NWPR Books

NWPR Books
11:57 am
Mon November 10, 2014

Superstorm Sandy Inspires Bleak, Poetic Landscapes In 'Let Me Be Frank'

Richard Ford won the Pulitzer Prize in 1996 for his novel Independence Day. His latest book takes his beloved hero, Frank Bascombe, into his sunset years.
Greta Rybus Courtesy of Harper Collins

It's such a goofy title. Let Me Be Frank with You is the latest installment in the odyssey of Frank Bascombe, the New Jersey Everyman Richard Ford introduced almost 30 years ago in his novel, The Sportswriter. Two more Frank Bascombe novels followed, and now this: a brilliant collection of four interconnected short stories of about 60 pages each in which Ford is indeed "being Frank" Bascombe with us once again, as well as being "frank" about all sorts of touchy topics in America, such as race, politics, the economy, old age and the oblivion that awaits us all.

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NWPR Books
2:41 am
Sun November 9, 2014

Will Self's 'Shark' Swims In A Chaotic Sea

Since the publication of his 2012 novel, Umbrella, Will Self has become a strong advocate for resurrecting modernist literature in the 21st century.

In a series of articles and public lectures, Self has pointed out that modernism never really got a foothold in English culture. In its place, he argues, has evolved a form of Anglo-Saxon realism that reeks of snobbish bourgeois values.

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NWPR Books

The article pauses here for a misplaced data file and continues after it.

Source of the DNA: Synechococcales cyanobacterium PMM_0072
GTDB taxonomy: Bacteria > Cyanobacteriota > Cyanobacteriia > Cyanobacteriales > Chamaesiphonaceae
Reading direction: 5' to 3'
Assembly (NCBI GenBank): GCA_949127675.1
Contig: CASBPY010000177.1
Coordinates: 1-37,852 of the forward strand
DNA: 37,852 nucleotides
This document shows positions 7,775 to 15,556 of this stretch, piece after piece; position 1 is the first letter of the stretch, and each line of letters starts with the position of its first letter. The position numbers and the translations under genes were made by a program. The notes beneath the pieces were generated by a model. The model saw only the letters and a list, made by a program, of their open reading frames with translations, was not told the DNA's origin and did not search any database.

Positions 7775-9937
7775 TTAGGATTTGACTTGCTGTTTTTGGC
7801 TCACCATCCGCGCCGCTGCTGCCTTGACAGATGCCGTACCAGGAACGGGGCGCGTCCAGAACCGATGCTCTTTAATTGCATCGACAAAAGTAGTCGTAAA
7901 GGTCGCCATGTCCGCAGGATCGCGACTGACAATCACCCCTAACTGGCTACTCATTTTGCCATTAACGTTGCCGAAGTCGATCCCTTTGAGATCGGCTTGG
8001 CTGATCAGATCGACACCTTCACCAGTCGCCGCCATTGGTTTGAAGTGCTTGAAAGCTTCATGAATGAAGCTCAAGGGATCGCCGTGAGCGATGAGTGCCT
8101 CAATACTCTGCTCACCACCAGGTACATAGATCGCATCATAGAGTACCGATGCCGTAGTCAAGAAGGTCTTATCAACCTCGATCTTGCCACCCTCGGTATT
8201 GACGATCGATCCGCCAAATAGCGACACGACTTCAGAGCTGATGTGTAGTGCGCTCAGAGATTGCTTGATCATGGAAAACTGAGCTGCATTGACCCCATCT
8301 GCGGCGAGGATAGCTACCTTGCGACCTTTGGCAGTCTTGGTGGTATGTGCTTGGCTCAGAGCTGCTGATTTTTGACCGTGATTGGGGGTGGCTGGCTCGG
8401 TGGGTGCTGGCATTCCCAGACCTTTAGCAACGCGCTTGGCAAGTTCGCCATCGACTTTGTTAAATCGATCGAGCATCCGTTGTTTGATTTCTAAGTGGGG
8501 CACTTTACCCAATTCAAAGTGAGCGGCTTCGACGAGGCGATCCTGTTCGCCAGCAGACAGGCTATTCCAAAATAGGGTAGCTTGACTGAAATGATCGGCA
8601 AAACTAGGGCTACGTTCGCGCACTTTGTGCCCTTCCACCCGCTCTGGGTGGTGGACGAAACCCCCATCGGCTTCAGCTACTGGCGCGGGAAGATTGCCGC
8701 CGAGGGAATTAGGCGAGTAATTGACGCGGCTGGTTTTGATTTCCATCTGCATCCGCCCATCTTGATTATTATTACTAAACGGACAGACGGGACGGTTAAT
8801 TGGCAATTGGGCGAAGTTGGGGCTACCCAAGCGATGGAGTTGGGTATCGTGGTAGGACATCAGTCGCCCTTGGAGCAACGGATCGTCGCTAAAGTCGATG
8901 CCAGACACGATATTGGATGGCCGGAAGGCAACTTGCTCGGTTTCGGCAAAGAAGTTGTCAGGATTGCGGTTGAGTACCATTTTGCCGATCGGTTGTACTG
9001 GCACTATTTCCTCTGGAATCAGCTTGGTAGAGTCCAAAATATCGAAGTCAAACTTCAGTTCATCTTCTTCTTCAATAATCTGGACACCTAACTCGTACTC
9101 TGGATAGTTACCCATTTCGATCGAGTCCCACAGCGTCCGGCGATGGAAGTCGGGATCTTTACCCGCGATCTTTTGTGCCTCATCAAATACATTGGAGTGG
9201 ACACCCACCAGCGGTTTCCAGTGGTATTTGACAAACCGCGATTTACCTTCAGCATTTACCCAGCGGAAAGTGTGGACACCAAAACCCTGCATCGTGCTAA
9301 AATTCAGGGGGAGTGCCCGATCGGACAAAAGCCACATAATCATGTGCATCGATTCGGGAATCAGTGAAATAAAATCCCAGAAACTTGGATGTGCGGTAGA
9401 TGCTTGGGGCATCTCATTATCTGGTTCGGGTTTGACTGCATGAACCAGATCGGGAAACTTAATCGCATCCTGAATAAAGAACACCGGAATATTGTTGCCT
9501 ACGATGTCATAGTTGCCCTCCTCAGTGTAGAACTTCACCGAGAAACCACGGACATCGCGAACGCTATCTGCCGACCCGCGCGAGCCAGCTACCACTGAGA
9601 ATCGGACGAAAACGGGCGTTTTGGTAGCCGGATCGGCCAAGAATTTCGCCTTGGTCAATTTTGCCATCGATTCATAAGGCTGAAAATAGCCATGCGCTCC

4:03 am
Sat November 8, 2014

Walking Through Light-Filled Rooms In 'Woman Without A Country'

Eavan Boland has authored numerous volumes of poetry, including In a Time of Violence, which was shortlisted for the T.S. Eliot Prize.
Kevin Casey W.W. Norton & Company

I've said before that a good collection of poetry — unlike, say, a good novel, or a good short story — is tricky to talk about. If I love a novel, I'll describe the plot, maybe compare it to the writing of others, talk about the successes and failures of its craft. Poetry collections, though — I just want to read portions out to people, make them feel what I felt, show them concretely the details over which I marveled.

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NWPR Books
3:30 pm
Fri November 7, 2014

For Political Junkies, A (Literary) Post-Election Fix

Originally published on Fri November 7, 2014 5:11 pm

As I watched coverage of this week's midterm elections, I couldn't help but think about Donald Antrim's surreal novel, Elect Mr. Robinson for a Better World.

The book, a brilliant and wickedly funny satire on our broken politics, unfolds in an unnamed American seaside town. As the story begins, our narrator, a former third-grade teacher named Pete Robinson, sits mysteriously in his padlocked attic, observing the wreckage of his community.

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NWPR Books
9:44 am
Thu November 6, 2014

In The World Of Rare Books, This Mystery Goes Off-Script

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Mysterious Press